Nov 10, 2020

Digital interaction high on agenda for UK SME’s post-COVID

McKinsey
Report
Digital insurance
Insurtech
Rhys Thomas
2 min
McKinsey finds UK SMEs will look to cut out brokers and adopt a digital-first approach to insurance once the pandemic subsides
McKinsey finds UK SMEs will look to cut out brokers and adopt a digital-first approach to insurance once the pandemic subsides...

Digital interactions between SMEs and their insurers in teh UK have taken on greater importance during the COVID-19 pandemic and look set to dramatically increase once things return to ‘normal’.

Research from McKinsey identified a growing need for insurance firms to offer micro, small and medium-sized enterprises digital channels to access their services. 

Convenience and efficiency are the primary reasons SMEs say they preferred digital to human interaction, and they are likely to rely on technology more once the crisis subsides. 

Pixels over people

More than a fifth of SMEs questioned said they expect to use digital channels more in the future, even as human interaction increased due to the complicated nature of coverage during the pandemic. 

McKinsey found a greater number of businesses will also look to cut brokers out of the equation entirely once the pandemic has died down: “The number of SMEs that believe they will use brokers less or not at all post-COVID-19 has risen 10 percentage points since May, and 17 percent of all SMEs indicated they would stop using in-person communication with their insurer once the pandemic is over.” 

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Smaller enterprises - 30% of which find the new-product journey “extremely challenging” - are seeking a transparent “retail-like experience, with simple, intuitive interfaces, journeys, and language”. 

The findings align with polls in the US, which found adoption of digital channels in the P&C claims process is up 18% in the past three years. Customer satisfaction was also higher in those who used websites and mobile apps.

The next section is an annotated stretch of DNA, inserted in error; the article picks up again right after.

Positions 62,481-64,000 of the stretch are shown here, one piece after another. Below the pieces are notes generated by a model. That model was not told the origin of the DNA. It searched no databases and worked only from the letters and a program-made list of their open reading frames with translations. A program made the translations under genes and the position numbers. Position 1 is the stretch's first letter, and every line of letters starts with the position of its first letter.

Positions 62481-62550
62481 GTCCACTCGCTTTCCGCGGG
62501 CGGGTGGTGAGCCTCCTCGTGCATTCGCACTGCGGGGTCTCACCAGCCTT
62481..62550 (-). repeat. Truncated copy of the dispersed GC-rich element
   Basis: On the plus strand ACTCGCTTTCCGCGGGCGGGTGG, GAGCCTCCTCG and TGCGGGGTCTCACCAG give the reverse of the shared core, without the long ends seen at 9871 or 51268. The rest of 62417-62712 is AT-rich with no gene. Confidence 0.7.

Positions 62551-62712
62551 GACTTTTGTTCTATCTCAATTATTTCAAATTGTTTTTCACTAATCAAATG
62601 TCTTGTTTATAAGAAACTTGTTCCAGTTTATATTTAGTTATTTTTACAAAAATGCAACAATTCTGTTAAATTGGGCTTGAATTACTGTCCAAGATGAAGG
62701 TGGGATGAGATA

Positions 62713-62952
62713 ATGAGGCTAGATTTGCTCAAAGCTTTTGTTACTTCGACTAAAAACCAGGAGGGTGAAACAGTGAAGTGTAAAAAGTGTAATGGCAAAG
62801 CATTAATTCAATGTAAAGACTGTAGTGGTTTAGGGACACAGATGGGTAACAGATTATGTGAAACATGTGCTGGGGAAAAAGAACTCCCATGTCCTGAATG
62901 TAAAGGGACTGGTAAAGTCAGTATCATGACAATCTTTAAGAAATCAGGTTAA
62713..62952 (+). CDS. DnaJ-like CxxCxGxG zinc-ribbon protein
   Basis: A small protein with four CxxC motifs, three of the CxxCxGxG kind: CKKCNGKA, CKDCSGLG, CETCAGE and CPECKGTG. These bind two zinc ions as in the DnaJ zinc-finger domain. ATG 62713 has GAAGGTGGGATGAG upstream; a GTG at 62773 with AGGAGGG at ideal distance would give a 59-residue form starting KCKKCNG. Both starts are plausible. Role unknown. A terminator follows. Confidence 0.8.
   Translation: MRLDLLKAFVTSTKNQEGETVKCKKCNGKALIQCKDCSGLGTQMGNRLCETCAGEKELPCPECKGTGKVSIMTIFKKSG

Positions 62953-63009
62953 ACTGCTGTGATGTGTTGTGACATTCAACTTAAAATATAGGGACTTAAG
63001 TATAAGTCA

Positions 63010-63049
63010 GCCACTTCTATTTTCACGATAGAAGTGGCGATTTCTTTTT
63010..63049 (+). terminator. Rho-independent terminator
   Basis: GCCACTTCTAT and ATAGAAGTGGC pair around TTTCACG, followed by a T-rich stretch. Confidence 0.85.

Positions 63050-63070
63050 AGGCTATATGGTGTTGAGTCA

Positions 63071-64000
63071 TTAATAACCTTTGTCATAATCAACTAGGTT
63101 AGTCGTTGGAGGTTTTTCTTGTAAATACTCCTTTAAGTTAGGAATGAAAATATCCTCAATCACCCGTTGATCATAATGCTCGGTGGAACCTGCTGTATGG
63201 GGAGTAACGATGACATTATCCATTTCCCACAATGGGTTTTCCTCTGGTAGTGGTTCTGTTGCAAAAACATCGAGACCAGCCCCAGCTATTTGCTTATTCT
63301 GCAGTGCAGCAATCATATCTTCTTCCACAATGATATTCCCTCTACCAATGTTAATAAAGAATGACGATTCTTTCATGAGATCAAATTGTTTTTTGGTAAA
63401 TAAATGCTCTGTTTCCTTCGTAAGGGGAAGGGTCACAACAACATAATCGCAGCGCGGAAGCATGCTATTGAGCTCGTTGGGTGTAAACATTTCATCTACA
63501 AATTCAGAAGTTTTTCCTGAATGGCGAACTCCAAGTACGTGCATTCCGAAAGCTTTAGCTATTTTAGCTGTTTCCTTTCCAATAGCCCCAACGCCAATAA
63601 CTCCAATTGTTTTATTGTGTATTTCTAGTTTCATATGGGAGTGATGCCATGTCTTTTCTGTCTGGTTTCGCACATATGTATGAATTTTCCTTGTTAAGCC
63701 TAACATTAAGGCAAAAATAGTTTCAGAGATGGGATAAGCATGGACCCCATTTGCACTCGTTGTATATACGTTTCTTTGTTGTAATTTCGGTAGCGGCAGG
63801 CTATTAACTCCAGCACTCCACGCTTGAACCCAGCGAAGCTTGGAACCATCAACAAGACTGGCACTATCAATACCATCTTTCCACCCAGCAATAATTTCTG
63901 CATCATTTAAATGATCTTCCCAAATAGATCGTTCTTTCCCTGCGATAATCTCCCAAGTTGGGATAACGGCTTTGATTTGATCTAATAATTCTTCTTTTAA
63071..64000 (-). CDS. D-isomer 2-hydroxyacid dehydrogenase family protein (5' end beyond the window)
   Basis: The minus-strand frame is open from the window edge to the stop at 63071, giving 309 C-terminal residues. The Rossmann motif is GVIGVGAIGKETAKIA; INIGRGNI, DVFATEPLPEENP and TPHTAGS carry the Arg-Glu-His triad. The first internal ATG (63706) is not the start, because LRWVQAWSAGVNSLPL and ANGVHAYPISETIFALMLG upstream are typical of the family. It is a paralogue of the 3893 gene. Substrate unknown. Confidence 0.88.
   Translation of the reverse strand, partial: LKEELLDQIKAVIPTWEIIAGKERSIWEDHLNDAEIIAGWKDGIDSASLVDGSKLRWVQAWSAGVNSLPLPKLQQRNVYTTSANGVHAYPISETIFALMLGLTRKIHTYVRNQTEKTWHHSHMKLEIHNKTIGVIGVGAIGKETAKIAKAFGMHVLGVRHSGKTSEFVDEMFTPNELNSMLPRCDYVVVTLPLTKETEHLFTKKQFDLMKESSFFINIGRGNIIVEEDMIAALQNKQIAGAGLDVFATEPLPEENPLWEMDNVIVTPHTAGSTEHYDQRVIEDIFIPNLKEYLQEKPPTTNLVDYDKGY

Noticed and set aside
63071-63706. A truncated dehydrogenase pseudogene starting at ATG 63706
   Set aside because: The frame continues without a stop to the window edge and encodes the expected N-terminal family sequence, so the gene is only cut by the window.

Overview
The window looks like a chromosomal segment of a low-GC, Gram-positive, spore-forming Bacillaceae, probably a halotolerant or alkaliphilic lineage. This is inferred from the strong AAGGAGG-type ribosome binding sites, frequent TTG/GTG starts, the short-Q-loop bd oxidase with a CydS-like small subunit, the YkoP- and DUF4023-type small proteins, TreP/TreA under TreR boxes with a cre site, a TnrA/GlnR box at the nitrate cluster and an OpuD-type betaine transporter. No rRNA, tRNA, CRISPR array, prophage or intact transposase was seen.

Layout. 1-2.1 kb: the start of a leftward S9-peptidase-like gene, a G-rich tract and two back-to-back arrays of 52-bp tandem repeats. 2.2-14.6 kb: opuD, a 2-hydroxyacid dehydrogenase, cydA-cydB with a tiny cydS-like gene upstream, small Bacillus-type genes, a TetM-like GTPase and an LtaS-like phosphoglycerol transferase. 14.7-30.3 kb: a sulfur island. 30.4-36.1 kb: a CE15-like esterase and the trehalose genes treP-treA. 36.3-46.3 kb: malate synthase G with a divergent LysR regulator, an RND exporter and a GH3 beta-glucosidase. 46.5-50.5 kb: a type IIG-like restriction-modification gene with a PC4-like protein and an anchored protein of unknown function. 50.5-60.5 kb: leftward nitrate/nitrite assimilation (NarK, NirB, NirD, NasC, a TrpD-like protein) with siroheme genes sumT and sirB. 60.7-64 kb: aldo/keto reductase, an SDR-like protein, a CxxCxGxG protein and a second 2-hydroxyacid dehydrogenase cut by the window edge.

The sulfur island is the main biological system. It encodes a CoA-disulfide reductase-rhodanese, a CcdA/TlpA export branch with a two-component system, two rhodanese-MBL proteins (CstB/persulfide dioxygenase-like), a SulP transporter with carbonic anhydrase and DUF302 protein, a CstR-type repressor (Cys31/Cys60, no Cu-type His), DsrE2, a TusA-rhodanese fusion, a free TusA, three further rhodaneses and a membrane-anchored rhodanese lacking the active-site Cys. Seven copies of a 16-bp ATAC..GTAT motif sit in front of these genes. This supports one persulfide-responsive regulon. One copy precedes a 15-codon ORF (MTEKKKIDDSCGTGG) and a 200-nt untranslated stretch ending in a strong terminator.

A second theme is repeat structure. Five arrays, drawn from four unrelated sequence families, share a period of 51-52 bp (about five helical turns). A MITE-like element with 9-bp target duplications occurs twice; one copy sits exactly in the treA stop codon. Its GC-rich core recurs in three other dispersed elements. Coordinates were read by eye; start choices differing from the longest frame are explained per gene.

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Jul 31, 2021

Global investment in insurtech reaches all-time high

Insurtech
investment
DigitalTransformation
funding
2 min
Global investment in the InsurTech sector reached a new record during this year’s second quarter, according to the broker Willis Towers Watson

Global investment in the InsurTech sector reached an emphatic record during H1, 2021, as half-year funding of US$7.4 billion exceeded full-year investment in 2020, and in every other year, according to the new Quarterly InsurTech Briefing from Willis Towers Watson.

It was found that the latest quarter saw 162 deals yield more than $4,824 million in investment, a 210% increase over Q2, 2020. The enormous quarterly total, itself more than any annual total before 2019, was driven largely by 15 mega-rounds of $100 million or more. Collectively, these deals reached $3.3 billion, or two-thirds of total funding during the quarter. The money was raised predominantly by later-stage players seeking expansion.

 

A need for the insurance community to reflect digital changes

 

Series B and C fundraisings drove a large number of deals in the second quarter, but the number of early-stage deals also increased. They were up by more than 9% from the previous quarter, and 200% from pandemic-stricken Q2, 2020. As a percentage of overall deals, early-stage activity held roughly steady, at 57%.

InsurTechs focused on distribution accounted for 55% of start-up deals, and for 10 of the 15 mega-rounds. Most of the distribution InsurTechs target reduced dependence on agent channels. Of all Q2 deals, 73% were for P&C-related InsurTechs, while 43 companies raised funds for L&H technology. Funds were raised by companies from 35 countries, including new entrants Botswana, Mali, Romania, Saudi Arabia, and Turkey.

Dr. Andrew Johnston, global head of InsurTech at Willis Re, said: “As technology changes our lives, society will demand an insurance community that reflects and supports our changing, digitally empowered behaviours. Consumers and businesses increasingly expect insurance to be delivered when and how they want it, and risk carriers that fail to respond will fall away over time. To embrace technology is a minimum survival condition. Those that use it to redefine service in the insurance world will thrive. That means a positive future for InsurTechs that bring a truly differentiated business approach to our industry. Some of them will create untold long-term opportunities for themselves and the insurance sector.”

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